This paper was presented at the 52nd Panel Meeting of Economic Policy in Rome. We thank four anonymous referees, Luigi Pistaferri, Fabiano Schivardi and the other panel participants for their comments. Woessmann gratefully acknowledges the support and hospitality provided by the W. Glenn Campbell and Rita Ricardo-Campbell National Fellowship of the Hoover Institution, Stanford University, as well as support by the Pact for Research and Innovation of the Leibniz Association. Hanushek was supported by the Packard Humanities Institute.
How much do educational outcomes matter in OECD countries?
Article first published online: 19 JUL 2011
© CEPR, CES, MSH, 2011
Volume 26, Issue 67, pages 427–491, July 2011
How to Cite
Hanushek, E. A. and Woessmann, L. (2011), How much do educational outcomes matter in OECD countries?. Economic Policy, 26: 427–491. doi: 10.1111/j.1468-0327.2011.00265.x
The Managing Editor in charge of this paper was Tullio Jappelli.
- Issue published online: 19 JUL 2011
- Article first published online: 19 JUL 2011
Existing growth research provides little explanation for the very large differences in long-run growth performance across OECD countries. We show that cognitive skills can account for growth differences within the OECD, whereas a range of economic institutions and quantitative measures of tertiary education cannot. Under the growth model estimates and plausible projection parameters, school improvements falling within currently observed performance levels yield very large gains. The present value of OECD aggregate gains through 2090 could be as much as $275 trillion, or 13.8% of the discounted value of future GDP for plausible policy changes. Extensive sensitivity analyses indicate that, while different model frameworks and alternative parameter choices make a difference, the economic impact of improved educational outcomes remains enormous. Interestingly, the quantitative difference between an endogenous and neoclassical model framework – with improved skills affecting the long-run growth rate versus just the steady-state income level – matters less than academic discussions suggest. We close by discussing evidence on which education policy reforms may be able to bring about the simulated improvements in educational outcomes.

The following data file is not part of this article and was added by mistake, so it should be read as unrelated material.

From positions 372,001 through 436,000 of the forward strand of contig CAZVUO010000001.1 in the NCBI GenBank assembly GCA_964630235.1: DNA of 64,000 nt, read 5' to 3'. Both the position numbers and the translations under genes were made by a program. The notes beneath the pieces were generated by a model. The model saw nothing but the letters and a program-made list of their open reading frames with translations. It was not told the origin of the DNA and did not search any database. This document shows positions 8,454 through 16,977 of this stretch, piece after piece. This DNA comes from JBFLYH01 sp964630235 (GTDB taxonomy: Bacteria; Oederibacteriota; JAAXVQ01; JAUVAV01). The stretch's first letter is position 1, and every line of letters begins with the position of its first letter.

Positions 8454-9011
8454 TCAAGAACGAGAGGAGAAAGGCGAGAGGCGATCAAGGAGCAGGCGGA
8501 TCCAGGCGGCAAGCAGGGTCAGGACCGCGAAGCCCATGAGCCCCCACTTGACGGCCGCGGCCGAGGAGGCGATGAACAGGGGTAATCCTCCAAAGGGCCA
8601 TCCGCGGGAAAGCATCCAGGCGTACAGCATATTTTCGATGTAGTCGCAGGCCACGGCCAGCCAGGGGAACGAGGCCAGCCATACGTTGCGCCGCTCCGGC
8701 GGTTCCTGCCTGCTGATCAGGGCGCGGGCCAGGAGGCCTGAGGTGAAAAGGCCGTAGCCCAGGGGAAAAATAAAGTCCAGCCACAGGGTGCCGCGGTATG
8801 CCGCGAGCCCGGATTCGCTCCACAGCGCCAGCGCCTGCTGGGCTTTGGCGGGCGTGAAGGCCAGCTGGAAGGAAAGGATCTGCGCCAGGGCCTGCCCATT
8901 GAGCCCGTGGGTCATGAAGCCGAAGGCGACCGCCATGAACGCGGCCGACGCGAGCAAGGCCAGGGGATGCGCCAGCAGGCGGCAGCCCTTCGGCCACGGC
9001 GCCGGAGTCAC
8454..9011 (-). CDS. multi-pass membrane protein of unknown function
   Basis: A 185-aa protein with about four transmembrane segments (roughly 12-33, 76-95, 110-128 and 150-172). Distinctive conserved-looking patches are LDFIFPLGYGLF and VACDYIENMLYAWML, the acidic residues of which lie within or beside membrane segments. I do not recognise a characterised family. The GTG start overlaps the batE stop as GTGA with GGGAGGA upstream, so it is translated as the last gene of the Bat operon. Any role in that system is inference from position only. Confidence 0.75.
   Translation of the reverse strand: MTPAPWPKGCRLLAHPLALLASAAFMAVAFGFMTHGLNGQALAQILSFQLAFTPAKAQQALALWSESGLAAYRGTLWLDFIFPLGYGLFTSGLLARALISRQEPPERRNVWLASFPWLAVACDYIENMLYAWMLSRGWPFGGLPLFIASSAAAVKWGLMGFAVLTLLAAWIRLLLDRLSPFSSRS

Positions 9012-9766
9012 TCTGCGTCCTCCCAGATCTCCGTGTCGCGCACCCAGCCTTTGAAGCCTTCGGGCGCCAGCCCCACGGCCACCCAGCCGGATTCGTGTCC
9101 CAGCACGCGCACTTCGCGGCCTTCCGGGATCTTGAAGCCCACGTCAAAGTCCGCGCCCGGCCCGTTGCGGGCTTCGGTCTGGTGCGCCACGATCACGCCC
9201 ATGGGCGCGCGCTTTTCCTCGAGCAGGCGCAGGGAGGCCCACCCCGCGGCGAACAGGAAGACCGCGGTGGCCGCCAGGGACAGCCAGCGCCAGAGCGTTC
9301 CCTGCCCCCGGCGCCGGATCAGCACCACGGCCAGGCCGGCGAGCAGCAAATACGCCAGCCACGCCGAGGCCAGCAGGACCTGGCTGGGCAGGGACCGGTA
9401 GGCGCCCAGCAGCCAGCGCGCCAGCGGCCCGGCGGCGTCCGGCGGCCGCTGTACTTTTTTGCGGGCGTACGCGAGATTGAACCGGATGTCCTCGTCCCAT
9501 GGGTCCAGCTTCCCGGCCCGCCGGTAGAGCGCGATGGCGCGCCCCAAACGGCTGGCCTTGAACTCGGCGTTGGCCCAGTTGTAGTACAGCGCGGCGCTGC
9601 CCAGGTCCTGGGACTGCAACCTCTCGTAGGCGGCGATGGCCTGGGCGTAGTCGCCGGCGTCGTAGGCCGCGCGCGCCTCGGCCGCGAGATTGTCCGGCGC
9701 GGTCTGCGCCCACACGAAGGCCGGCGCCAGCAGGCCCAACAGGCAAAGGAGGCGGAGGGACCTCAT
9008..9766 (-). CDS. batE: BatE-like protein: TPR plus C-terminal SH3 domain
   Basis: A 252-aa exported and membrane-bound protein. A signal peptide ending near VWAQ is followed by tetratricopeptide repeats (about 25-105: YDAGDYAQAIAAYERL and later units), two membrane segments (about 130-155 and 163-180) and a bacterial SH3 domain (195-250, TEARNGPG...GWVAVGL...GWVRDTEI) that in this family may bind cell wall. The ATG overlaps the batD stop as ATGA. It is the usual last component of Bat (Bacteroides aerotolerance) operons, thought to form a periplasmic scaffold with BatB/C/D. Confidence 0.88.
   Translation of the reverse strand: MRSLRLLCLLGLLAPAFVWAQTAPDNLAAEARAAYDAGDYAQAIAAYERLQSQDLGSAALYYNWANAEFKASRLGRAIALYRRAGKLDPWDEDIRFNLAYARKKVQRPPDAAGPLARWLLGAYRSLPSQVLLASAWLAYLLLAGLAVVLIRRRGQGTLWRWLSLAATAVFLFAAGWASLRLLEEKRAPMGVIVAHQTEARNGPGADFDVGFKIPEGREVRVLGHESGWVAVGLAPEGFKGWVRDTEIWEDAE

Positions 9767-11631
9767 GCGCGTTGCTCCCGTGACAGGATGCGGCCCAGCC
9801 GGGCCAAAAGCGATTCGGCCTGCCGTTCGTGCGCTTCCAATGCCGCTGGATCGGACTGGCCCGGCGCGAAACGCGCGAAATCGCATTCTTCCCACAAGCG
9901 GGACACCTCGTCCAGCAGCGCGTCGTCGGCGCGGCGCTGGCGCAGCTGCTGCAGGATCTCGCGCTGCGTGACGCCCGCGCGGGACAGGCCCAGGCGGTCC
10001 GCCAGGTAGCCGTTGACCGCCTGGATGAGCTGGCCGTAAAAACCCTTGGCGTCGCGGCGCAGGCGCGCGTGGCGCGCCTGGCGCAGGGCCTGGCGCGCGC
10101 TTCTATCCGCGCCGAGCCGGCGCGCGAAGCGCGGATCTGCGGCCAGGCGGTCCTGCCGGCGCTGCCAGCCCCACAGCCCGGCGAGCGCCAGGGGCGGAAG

— Eric A. Hanushek and Ludger Woessmann